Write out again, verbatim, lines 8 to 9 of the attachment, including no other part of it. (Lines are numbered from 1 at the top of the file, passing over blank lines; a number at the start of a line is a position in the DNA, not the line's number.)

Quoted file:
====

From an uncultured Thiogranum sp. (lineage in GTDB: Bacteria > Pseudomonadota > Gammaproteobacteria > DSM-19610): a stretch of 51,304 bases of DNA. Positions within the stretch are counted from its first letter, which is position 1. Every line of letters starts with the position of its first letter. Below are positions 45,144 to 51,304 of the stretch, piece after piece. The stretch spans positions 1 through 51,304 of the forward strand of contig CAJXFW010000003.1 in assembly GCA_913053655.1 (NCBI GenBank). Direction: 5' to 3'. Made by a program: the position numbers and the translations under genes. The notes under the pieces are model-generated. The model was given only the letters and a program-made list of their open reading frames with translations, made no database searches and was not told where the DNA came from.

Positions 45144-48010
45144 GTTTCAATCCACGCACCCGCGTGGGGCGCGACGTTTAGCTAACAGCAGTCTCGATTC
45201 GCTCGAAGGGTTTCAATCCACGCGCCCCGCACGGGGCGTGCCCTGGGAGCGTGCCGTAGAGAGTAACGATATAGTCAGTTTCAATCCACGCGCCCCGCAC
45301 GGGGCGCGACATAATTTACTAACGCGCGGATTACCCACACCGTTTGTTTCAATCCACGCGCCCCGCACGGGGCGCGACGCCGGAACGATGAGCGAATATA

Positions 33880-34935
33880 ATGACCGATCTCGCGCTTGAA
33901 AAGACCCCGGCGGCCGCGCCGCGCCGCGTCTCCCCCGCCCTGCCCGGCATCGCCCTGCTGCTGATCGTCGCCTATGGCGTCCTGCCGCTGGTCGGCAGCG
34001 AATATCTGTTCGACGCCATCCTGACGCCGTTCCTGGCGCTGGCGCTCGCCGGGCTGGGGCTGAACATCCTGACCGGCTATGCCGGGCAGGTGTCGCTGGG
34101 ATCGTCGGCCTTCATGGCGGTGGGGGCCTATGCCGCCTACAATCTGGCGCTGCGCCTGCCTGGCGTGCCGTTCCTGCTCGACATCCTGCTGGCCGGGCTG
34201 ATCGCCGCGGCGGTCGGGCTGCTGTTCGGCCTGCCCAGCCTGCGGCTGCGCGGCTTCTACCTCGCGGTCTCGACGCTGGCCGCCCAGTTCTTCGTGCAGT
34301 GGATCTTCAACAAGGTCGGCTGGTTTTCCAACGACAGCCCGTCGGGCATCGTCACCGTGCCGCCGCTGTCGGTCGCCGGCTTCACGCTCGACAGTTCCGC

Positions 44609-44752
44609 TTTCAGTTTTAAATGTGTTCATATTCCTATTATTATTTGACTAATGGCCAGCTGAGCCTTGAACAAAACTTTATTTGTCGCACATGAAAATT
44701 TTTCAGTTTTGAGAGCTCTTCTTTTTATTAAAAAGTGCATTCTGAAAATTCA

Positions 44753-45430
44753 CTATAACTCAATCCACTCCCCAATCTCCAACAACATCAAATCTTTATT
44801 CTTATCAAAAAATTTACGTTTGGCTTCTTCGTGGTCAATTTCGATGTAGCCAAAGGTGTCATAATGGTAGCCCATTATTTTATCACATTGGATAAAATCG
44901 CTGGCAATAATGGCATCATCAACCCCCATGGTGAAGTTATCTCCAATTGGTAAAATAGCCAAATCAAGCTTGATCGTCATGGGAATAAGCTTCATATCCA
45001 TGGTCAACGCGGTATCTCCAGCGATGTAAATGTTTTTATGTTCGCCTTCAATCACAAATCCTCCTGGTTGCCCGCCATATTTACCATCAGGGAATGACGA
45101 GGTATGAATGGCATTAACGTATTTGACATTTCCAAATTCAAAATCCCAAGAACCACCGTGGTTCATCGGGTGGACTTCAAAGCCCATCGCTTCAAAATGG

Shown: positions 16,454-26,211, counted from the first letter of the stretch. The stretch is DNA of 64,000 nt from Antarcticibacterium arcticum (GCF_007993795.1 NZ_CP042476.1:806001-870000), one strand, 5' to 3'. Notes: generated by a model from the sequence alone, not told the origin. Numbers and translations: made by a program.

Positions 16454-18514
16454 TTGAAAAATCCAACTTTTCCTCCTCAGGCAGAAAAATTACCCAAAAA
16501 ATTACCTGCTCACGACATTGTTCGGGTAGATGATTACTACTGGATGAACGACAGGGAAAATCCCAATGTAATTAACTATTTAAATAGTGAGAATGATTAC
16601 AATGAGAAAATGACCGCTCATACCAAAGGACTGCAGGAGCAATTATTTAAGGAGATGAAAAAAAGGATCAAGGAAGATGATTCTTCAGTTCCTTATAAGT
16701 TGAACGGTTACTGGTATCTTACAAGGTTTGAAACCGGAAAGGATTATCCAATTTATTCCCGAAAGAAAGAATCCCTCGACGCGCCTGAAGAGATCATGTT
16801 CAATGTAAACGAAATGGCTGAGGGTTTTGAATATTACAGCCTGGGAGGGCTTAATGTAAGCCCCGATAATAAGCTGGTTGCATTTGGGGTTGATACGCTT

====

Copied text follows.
33901 AAGACCCCGGCGGCCGCGCCGCGCCGCGTCTCCCCCGCCCTGCCCGGCATCGCCCTGCTGCTGATCGTCGCCTATGGCGTCCTGCCGCTGGTCGGCAGCG
34001 AATATCTGTTCGACGCCATCCTGACGCCGTTCCTGGCGCTGGCGCTCGCCGGGCTGGGGCTGAACATCCTGACCGGCTATGCCGGGCAGGTGTCGCTGGG